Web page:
If you need to send a payment, purchasing a money order or cashier’s check could be a better option than sending cash or a personal check. Either option helps keep your information secure and guarantees the recipient he or she will get paid.

 

Money orders are generally a little cheaper, and they can be much easier to buy, but there may also be a limit on how much you can send with a money order. Cashier’s checks, sometimes called bank checks, official checks, or teller’s checks, offer some added security and higher fund limits, but might cost you more.

 

Learn about the similarities and differences and when it might make sense to use a cashier’s check vs. money order.

 

They both provide some similar benefits:

Let’s start with an overview of how money orders and cashier’s checks are similar:

 

  • You must prepay the amount when you purchase a money order or cashier’s check, which means you don’t need to worry about bouncing a check or overdrafting your account.
  • Recipients appreciate that the funds are guaranteed by the bank, credit union, or store that issued the money order or cashier’s check.
  • Neither will have your personal checking account information on it, which could help keep your information be more secure.
  • Both could be more secure than sending cash through the mail because the recipient’s name will be on the money order or cashier’s check. It could also be cheaper than wiring money internationally. 
  • You don’t need a checking account to purchase a money order or cashier’s check, although it can be more difficult to buy a cashier’s check without one.
  • You can generally purchase either with cash or a debit card. You may be able to use a credit card as well, but your card issuer could charge you a cash advance fee and interest on the purchase.
  • It can be difficult to stop payment, cancel, or replace either one if it’s lost or stolen.
  • Both can be forged, so be careful if someone tries to pay you with either option.

 

Now, let’s dive into a few of the differences to consider when choosing a money order vs. cashier’s check.

 

More stores sell money orders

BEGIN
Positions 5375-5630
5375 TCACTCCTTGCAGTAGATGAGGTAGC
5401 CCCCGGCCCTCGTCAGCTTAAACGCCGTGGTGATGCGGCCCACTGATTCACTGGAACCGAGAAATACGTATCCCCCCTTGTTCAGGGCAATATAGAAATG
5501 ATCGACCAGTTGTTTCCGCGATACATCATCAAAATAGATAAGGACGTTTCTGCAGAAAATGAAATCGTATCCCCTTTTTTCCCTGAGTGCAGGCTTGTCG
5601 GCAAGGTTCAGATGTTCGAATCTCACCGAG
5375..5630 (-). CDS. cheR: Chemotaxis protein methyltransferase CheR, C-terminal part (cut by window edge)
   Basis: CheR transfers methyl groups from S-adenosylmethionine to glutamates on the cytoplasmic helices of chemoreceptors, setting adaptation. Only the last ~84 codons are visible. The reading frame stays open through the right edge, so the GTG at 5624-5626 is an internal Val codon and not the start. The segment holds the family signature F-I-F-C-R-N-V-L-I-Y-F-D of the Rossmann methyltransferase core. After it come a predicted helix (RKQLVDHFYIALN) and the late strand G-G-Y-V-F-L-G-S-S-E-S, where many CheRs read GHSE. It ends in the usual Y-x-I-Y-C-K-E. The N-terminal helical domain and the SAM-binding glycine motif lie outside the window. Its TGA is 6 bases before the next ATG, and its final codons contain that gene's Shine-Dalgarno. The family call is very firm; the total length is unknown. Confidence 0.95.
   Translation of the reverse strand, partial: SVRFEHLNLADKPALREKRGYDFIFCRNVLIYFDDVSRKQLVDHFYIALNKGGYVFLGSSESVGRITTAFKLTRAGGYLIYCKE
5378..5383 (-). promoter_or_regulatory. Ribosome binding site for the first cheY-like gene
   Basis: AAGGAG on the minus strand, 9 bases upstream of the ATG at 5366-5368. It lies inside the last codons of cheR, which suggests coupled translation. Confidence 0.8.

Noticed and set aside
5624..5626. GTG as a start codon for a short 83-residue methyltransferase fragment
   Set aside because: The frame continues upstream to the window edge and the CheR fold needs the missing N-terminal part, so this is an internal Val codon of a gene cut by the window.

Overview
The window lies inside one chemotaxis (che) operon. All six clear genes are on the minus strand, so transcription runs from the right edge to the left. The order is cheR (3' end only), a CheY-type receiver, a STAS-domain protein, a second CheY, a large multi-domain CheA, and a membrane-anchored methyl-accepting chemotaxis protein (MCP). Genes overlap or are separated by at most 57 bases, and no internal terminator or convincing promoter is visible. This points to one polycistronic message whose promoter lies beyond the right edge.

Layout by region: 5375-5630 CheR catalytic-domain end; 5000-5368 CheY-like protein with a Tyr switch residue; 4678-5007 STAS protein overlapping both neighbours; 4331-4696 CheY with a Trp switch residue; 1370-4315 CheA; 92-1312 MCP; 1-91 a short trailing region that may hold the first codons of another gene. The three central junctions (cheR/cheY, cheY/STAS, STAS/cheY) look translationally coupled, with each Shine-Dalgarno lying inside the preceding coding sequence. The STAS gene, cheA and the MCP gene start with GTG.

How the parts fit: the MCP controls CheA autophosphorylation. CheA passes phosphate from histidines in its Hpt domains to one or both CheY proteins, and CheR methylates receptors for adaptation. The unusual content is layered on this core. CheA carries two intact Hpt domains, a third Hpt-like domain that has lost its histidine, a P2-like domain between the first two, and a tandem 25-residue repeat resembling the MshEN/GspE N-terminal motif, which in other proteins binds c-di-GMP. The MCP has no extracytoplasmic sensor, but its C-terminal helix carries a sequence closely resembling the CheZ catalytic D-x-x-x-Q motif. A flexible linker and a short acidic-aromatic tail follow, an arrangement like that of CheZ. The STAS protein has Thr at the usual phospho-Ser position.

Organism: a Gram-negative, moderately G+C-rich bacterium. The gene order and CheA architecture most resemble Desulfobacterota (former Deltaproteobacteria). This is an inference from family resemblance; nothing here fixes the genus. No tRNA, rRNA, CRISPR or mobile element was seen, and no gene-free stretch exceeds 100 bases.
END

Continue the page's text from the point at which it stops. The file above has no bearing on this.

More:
You can buy a cashier’s check from a bank or credit union, although you may need to have an account there first. When you buy one, the cashier or teller will sign it, and the financial institution guarantees the check. You’ll need to know the recipient person’s or business’s name and the payment amount, so the teller can write in that information before signing.

 

While you may be able to buy a money order at a bank or credit union, you can also buy them at U.S. post offices, cash checking stores, money transfer agents, grocery stores, and retail stores, such as Walmart and 7-11.

 

You’ll fill in your information as well as the recipient’s information when you buy a money order. You may want to do this right away. Otherwise, if you lose the money order, anyone could fill in their name and cash it.

 

Money orders are usually cheaper

Although banks and credit unions may waive fees for some customers with premium accounts, you’ll likely have to pay a fee to purchase a cashier’s check or money order.

 

Cashier’s checks tend to be more expensive and can cost around $3 to $10 each. Some financial institutions will alternatively charge you a percentage fee based on the check’s amount.

 

You can buy a money order for under $2. For example, the U.S. Postal Service sells money orders for $1.20 or $1.65 depending on if the money order is for more than or less than $500.

 

You can make larger payments with cashier’s checks

There may be a limit to how much you can send using a money order. The exact limit depends on the seller, but it often ranges from around $700 to $1,000.

 

Cashier’s checks may not have a limit, which could make them a better option for large purchases.

 

Cashier’s check vs. money order: which is best?

Cashier’s checks and money orders can both serve useful functions, and one may be better than the other depending on the situation.

 

A cashier’s check may be best if you need to send over $1,000, as you may not be able to purchase a money order for that amount. This could be the case if you’re buying a car, putting a down payment on a home, paying rent, or moving and need to pay a security deposit.

 

A money order may be best for smaller payments, as you’ll likely save money on fees. Money orders may also be easier to buy, which could make them more convenient if you don’t have a checking account or live near a bank or credit union.

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